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On Your Side: Local auto repair business inspects car to find out what caused fire

Source: NBC12 Source: NBC12
RICHMOND, VA (WWBT) -

A PT Cruiser caught fire just days after the owner picked up her car from the repair shop. She blamed the shop mechanic but later realized she needed more than a gut feeling. She needed proof the mechanic is liable for damages caused by negligent repair work.

Mark Smith, owner of Midas of Central Virginia agreed to help Eugena Willis by inspecting her burned car for free. Smith and his mechanic have a few theories, but they say, a definitive cause burned up in the fire. Midas of Central Virginia owner Mark Smith says the PT Cruiser is a total loss and because it's so badly burned pinpointing an exact cause isn't possible.

“The things we would normally look at... they're all covered with charcoal now, so a lot of that we can't break off. It's literally hard as rock." Smith says he's not a trained investigator but says the melt pattern could indicate the fire started on the back left side of the engine near the firewall.  Why? He's not exactly sure whether it's related to a leaking fuel line or something else. "I can't say that's the cause of the fire. I'd certainly put it on a short list of possibilities." he adds.

Willis blames Robert Tyler of Tyler Automotive Inc. for her car catching on fire, nearly two weeks after she paid him to fix her overheating problem. Tyler says the car was not running hot when it left his shop. Tyler says he believes it had problems unrelated to the coolant repairs he did and adds overheating issues don't cause fires. Midas says it's partially true. "Just because a car is overheating doesn't mean it's going to cause a fire. There's some accuracy in that but can a coolant problem cause a fire? Absolutely."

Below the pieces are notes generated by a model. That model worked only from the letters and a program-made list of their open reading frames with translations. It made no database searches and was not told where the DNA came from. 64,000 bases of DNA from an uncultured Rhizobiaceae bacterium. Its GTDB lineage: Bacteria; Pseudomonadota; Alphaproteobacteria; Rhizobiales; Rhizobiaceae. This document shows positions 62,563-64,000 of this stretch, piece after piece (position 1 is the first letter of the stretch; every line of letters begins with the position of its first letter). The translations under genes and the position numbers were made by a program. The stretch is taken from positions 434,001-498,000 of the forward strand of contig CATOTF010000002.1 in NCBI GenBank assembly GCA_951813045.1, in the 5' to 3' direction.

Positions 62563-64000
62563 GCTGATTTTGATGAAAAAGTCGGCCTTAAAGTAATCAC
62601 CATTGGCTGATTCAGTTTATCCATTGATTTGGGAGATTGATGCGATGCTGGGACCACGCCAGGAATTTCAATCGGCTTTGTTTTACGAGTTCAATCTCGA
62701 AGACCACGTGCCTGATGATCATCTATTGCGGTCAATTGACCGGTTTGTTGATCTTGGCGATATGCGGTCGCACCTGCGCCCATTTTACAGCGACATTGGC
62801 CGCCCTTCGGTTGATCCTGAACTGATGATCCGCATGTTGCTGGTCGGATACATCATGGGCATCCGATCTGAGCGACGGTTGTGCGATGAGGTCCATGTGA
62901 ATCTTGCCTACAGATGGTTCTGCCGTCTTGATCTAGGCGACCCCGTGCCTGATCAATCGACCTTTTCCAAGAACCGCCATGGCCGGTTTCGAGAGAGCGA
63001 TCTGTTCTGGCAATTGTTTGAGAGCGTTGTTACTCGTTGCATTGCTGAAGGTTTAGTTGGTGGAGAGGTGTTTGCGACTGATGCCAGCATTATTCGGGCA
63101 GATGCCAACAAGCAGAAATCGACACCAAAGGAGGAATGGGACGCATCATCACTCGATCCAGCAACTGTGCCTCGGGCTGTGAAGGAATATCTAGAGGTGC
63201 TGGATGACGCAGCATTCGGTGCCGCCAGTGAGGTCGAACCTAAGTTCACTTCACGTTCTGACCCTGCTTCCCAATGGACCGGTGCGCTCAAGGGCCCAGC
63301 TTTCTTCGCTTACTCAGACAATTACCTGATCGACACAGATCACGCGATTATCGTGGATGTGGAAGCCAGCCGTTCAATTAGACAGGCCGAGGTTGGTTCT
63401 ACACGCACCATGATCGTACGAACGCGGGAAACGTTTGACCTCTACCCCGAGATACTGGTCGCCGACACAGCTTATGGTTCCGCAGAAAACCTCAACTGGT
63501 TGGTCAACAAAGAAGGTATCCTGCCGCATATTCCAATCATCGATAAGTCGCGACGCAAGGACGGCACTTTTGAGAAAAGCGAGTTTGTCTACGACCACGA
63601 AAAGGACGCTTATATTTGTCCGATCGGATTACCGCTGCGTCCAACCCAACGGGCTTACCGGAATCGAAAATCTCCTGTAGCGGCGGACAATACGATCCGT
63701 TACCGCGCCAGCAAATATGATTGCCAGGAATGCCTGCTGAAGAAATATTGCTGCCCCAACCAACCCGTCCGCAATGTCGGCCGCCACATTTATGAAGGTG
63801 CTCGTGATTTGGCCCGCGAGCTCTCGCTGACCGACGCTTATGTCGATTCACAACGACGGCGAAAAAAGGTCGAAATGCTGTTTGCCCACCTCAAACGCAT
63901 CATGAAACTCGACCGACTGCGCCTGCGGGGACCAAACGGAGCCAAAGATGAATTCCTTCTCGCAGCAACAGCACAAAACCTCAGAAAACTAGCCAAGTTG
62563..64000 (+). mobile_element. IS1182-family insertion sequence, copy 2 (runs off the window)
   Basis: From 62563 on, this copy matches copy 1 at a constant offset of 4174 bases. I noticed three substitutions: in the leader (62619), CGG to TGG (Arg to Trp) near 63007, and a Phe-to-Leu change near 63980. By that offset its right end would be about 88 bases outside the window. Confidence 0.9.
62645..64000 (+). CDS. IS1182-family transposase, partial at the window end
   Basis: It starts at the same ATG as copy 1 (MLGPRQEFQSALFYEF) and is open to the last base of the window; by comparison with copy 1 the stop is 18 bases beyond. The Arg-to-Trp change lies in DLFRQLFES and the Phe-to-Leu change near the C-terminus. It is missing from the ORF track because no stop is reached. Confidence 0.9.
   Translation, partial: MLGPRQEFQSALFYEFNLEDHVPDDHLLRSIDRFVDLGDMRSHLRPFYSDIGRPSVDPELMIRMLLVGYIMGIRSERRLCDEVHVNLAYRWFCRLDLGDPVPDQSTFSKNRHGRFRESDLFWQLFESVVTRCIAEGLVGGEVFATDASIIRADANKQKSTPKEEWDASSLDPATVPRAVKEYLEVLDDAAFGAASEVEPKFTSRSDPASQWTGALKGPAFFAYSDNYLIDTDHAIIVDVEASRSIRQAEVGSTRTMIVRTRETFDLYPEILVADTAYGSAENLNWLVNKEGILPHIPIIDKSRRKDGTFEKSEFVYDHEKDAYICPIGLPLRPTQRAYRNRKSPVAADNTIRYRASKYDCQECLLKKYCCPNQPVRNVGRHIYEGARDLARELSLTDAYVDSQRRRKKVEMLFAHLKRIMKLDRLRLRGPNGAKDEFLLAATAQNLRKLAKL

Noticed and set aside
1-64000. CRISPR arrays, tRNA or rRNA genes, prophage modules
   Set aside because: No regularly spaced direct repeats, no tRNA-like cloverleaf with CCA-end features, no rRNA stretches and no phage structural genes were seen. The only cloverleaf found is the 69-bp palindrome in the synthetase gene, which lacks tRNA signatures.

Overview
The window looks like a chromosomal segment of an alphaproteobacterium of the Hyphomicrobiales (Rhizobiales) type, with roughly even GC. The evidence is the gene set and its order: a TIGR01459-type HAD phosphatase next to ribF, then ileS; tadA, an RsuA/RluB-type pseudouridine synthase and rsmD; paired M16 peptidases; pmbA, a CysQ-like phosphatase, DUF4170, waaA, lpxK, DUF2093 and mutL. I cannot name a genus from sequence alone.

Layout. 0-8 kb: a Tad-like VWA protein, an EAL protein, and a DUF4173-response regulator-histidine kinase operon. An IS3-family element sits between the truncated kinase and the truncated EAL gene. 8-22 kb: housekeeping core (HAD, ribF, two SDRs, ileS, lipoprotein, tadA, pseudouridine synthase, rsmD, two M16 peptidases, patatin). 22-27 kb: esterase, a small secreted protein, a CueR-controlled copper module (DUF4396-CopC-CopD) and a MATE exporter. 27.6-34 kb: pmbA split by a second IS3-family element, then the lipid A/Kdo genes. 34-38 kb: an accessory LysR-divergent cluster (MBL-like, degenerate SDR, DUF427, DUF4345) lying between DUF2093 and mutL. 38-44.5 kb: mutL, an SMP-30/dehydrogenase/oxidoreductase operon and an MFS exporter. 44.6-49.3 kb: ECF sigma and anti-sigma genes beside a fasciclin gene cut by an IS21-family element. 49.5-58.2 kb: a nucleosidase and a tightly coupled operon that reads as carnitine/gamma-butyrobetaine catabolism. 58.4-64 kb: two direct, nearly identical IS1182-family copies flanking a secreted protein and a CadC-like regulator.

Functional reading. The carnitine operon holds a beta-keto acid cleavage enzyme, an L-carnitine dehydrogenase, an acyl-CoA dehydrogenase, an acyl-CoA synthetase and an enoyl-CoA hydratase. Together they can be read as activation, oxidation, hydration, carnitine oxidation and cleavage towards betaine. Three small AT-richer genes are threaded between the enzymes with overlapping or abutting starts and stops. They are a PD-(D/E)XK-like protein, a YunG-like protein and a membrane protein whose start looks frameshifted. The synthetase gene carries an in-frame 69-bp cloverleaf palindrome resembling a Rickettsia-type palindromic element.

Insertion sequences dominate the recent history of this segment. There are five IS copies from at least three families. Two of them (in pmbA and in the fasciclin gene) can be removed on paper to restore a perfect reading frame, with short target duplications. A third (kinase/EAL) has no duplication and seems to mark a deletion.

Willis filed papers to sue Tyler for $2,019.17 but not to pursue any legal action.  Glen Nuckols 24 Hour Wrecker Service towed the car round trip and returned it to her home for free.

"You can't prove what happened. This could have been a very unfortunate coincidence," Smith says.

Willis’ favorite car is gone but she's glad she has a resolution. "We would have never gotten the car to a shop, for one thing. We had to get it towed home. That cost me. To file the paperwork, that cost me, and I would be no where right now. So, I thank 12 On Your Side a lot for at least taking my statement so people can know."      

Smith talks about why he didn’t hesitate help, “You guys do good work. You've worked with us for years. Credibility goes both ways. When you find media that you enjoy working with, when you find media that's credible to work with, we'll always do what we can to help out."     

If you ever purchase a used car, contact the manufacturer and let them know you are now the current owner and ask about any recalls on the car. The manufacturer will place your car's VIN, your name and home address into a database for all future notices. It's just another way to protect yourself.

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